I gave my first casting demonstrations that really amounted to anything at the old Pan Pacific Auditorium in Los Angeles way back in April of 1952.
Since that time I expect I’ve probably given about as many demonstrations of level wind rigs, both open and closed face spinning reels and rods as well as the techniques of flipping and pitching as darn near anybody. My demonstrations have taken me all over the United States and from Tennessee to Tokyo as well as from Nevada to New Zealand. And there have been numerous other spots both in and out of the USA.
If I’ve learned anything over having spent those countless hours trying to help my audiences learn more about casting – it’s this. There is more than one way to do darn near anything. And that certainly applies where various types of casting are concerned.
In this next series of Let’s Look Back columns I’d like to share some of the things I learned where spinning reels are concerned. Chances are unless you’ve watched one of my casting shows or read something I’ve written about it before, it’s going to be something you’ve not thought about or much less ever tried.
In this first column about spinning reels I’ll be talking about the open faced spinning reel. Observe carefully the next 10 anglers you see using a spinning outfit. I’d bet a generous chunk of next month’s paycheck I could tell you exactly how they will cast with it. They will open their bail and drape the line across their right forefinger. When they are ready to cast they simply straighten out the forefinger and the lure sails away.
Now there’s nothing wrong with that method of casting. It’s the one most manuals advocate. But it’s not the only procedure useable with an open-face spinning reel.
Some readers will recognize the name Steve Rajeff. This confident casting expert has won more casting championships at the national and international level than anybody. Steve, a key executive with G. Loomis Rods, is best known for his skills with a fly rod. He’s just as good with a spinning outfit or bait casting gear.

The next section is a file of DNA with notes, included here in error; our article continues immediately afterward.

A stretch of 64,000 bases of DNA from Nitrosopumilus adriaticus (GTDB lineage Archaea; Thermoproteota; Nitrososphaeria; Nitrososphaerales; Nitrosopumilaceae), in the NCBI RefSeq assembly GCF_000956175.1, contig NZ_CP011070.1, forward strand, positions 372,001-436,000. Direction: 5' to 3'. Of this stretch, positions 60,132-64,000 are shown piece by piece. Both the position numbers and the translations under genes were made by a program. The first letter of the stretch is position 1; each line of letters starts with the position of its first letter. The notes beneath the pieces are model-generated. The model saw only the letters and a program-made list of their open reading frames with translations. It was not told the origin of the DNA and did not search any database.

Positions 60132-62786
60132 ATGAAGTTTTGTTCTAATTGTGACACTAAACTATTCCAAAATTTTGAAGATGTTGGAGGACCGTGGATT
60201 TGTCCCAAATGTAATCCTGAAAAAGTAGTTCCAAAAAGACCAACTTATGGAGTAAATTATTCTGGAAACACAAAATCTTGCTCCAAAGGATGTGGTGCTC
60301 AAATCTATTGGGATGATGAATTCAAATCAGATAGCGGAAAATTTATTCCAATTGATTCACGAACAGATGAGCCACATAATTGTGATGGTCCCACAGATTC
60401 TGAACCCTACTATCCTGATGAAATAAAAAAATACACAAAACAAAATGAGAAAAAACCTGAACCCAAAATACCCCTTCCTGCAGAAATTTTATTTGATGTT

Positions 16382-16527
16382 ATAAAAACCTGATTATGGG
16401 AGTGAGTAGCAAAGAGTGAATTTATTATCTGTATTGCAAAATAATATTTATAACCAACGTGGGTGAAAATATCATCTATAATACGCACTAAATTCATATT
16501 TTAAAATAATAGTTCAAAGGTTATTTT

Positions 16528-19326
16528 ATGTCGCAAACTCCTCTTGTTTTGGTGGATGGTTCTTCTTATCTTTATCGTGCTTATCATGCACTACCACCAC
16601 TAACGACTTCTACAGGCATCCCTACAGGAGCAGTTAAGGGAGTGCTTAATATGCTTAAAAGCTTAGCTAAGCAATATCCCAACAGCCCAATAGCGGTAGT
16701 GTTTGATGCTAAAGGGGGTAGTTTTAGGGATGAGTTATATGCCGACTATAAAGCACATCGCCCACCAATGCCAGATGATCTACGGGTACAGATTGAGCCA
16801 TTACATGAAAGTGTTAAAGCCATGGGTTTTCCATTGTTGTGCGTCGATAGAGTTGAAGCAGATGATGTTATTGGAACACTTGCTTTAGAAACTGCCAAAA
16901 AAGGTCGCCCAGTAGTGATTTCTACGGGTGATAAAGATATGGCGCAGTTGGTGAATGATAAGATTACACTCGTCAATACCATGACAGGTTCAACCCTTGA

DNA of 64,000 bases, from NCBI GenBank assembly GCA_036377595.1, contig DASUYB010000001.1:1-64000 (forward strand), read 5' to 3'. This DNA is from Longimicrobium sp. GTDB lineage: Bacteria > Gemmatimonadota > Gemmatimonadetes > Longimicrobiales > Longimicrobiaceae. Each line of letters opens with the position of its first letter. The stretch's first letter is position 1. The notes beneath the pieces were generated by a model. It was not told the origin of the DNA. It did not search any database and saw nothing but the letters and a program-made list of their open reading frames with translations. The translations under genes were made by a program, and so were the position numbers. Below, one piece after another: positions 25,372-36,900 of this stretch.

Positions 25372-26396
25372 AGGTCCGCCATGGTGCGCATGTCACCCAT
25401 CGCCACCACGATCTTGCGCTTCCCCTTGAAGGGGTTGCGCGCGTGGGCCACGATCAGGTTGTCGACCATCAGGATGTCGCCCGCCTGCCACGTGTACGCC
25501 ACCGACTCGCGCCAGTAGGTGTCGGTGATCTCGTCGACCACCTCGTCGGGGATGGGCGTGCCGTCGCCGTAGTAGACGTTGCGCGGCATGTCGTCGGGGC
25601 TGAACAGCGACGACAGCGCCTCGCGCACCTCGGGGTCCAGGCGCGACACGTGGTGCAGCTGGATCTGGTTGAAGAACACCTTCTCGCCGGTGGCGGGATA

If you ever have opportunity to watch Steve handle his open face reel, observe carefully what he does with it. You’ll see him drop his right forefinger, after he’s opened the bail, to trap the line against the side of the reel’s spool. He does not drape the line across his forefinger as he casts.
Why does he trap the line against his reel spool instead? I asked him about that many years ago. He told me he gets better control that way than he does casting in what’s considered conventional fashion.
“I get a degree of accuracy using my open face reel this way that’s very close to what I enjoy with a level wind reel,” Rajeff says. “It’s the procedure I always use when I’m involved in casting competition.”
Remember now, Steve is a guy who must have a whole room full of trophies for all of the casting contests he’s won all over the world. He’s an artist with any kind of casting gear. If you ever have opportunity to see one of his presentations by all means do so.
The best open faced spinning reels ever made aren’t going to work well unless they’re matched up with a rod designed to accomplish what you want the combination to do for you. The line you select figures into this as well.
Rajeff has been deeply involved now for a good many years with the design of G.Loomis rods. I don’t know how a company could ever have found anybody more qualified than the world’s casting champ to provide that kind of input.
There’s yet another way to use the open faced spinning reel. It’s the one I use in all of my fishing as well as all of my demonstrations once I was able to get a good handle on what was required to make it work. My technique brings your left hand into the act.
Don’t let that spook you. I can’t blow my nose left handed. Be that as it may, I’m able to get accuracy using the procedure I worked out that I never quite developed while casting in the accepted fashion. Watch for my next Let’s Look Back column. I’ll detail just what the technique I’m talking about entails.